Behind the Scenes of Mank


Production Designer Donald Graham Burt and set decorator Jan Pascale on creating the look of David Fincher’s Mank

Mank, directed by David Fincher, centers around the struggles of writer Herman Mankiewicz as he tackles the screenplay for the movie Citizen Kane. The film has 10 nominations – including Production Design — heading into this year’s 93rd Academy Awards celebration which will take place this Sunday, April 25th, beginning at 5 pm PDT.

The birthday dinner at Hearst Castle

Production Designer Donald Graham Burt and set decorator Jan Pascale deserve much of the credit for the film’s success in creating the look and feel of Hollywood’s Golden Age. Their work, which dances nimbly around the film’s triple handcuffs: historical accuracy, limited financial resources (“We had a tighter budget than most people realize,” says Burt) and Fincher’s decision to shoot in black and white, is a true testament to their ingenuity and resourcefulness.

The set for the kitchenette at Kemper Campbell Ranch where Mank holes up to write

Most of the accolades have been centered around their reproduction of Hearst Castle, the San Simeon estate that was the home of William Randolph Hearst, the powerful newspaper magnate whose life was the inspiration for Citizen Kane. Instead of trying to re-create the luxe, layered interiors and the opulent gardens of Hearst Castle, Burt and Pascale focused on conjuring up a mood. “It was one of those things of let’s emulate it, let’s not try to replicate it,” says Burt, “Let’s put forth the grandeur and use the elements that have been contiguous in our research. For the interior, it was the fireplaces and, set dressing-wise [for the setting of the birthday dinner for studio head Louis B. Mayer that is the centerpiece of the film], the tapestries and the long table. For the exteriors, it was the sculpted lights, some of the balustrades and the stonework and the metal work.” The long shots of the exterior of San Simeon capture a house in Pasadena.

The set for Film Executive Irving Thalberg’s office

Scenes that look like they are taking place in the same location were often pieced together. “In one scene, Mank wakes up drunk — he’s at Getty Villa. Then he comes outside and walks across the lawn — that’s at Huntington Gardens — then he walks down further and looks down — that’s also at Huntington — and then see Marion Davies at the stake — which is at Ventura Farms in Malibu,” Pascale says, unraveling one seemingly simple sequence into its composite parts.

The Paramount lot, off Melrose Avenue in Los Angeles, is little changed

For those of us who live in Southern California, it’s the exteriors of 1930s and 1940s Los Angeles that are almost more astounding. The buildings erected in the first few decades of the twentieth century form the familiar backbone of the city that we know today. Burt, who has lived in Los Angeles for 40 years, understands this. For the walk and talk scenes set at Paramount Studios on Melrose, for example, he cheated the neglected Gower entry for the Melrose Avenue entry, which has been modernized in the ensuing years. He got lucky with some locations. The train station, as written, was at Union Station. A small detail in an autobiography of Marion Davies — the note that Hearst would leave tickets for his invited guests at The Glendate Train Station, led to a change of scenery. Fortunately, the Spanish Revival-style depot had undergone few renovations since it was built. The interior of the home that Mank shares with his wife, with Spanish Revival-style details, was built on a soundstage. So too were the writer’s rooms, the offices, the bathroom and the hospital. Kemper Campbell Ranch, where Mank holes up still exists. The exteriors were shot on location; the interiors were recreated on a soundstage enabling Burt and Pascale to juggle the layout, adding a kitchenette and a breakfast nook.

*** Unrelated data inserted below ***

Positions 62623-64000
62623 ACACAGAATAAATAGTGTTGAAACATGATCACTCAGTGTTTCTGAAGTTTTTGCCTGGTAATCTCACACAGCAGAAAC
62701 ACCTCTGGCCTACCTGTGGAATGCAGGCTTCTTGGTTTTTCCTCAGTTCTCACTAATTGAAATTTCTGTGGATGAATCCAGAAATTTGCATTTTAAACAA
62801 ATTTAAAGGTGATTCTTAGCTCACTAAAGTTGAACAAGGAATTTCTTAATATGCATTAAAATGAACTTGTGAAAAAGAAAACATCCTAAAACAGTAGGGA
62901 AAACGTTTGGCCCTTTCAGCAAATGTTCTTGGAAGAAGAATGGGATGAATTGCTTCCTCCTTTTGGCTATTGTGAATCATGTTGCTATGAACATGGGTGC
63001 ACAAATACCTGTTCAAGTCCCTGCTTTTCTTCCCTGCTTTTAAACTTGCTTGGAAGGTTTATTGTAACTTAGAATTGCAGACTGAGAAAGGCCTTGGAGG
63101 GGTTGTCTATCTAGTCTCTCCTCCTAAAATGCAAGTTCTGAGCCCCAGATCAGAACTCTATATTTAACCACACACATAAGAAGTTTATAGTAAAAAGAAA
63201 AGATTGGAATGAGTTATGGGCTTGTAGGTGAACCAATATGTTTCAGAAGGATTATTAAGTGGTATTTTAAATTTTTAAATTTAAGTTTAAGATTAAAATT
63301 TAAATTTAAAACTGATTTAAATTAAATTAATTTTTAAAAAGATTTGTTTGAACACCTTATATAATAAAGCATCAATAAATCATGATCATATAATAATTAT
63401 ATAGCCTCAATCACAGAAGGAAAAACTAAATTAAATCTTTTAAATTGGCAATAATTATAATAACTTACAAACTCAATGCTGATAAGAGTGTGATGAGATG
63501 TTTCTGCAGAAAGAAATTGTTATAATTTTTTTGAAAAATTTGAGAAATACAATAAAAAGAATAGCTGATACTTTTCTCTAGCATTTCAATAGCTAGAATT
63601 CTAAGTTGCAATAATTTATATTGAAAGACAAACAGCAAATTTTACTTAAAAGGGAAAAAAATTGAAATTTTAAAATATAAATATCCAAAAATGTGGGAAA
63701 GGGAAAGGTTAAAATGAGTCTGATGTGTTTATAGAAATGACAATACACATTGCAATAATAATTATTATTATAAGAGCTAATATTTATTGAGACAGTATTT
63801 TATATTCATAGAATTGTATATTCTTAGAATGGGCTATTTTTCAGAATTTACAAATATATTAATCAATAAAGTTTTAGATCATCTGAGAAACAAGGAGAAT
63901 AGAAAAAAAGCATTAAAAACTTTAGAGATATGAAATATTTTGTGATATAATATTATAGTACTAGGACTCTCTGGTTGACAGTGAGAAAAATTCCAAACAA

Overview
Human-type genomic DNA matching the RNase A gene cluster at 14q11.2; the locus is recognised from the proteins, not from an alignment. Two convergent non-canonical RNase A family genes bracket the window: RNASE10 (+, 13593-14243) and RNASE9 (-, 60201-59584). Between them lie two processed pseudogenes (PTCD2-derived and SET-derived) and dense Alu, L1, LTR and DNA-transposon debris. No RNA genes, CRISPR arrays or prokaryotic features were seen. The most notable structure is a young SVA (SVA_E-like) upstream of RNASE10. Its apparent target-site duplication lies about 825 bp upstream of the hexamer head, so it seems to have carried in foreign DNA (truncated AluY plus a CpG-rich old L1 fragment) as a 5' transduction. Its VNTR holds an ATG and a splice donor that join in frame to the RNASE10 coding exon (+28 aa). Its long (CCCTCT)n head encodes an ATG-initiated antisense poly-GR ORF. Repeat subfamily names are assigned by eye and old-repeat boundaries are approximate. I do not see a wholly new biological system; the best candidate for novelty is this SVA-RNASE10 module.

Inside Hearst Castle

When it came to how the everything would look when shot in black and white, it was a matter of trial and error. Fincher has discovered that using the Noir filter on a iPhone mimicked the results he was getting from the camera he would be using. “There’s a certain part of you that says let’s just film what they would naturally be and see what happens,” Burt shares. In scene, where the characters await the results of an election, red white and blue balloons would be the natural choice “We tested red, white and blue balloons,” Burt says, “Amazingly the red looked blue, the blue looked black and the white looked like it was from and alien world. So we ended up finding some different balloons that were different values of gray.” In order to maintain the low key tone of the film for the actors — “We didn’t want to be jarring for them, to have it look like a carnival,” says Pascale, “We wanted to keep it real” — they stuck to a palette of greens, yellows, umbers and creamy whites. 

The result is a film that looks and feels as if was shot around the same time as its subject. “That was David [Fincher’s] objective. It resonated with me throughout the whole film,” says Burt. 

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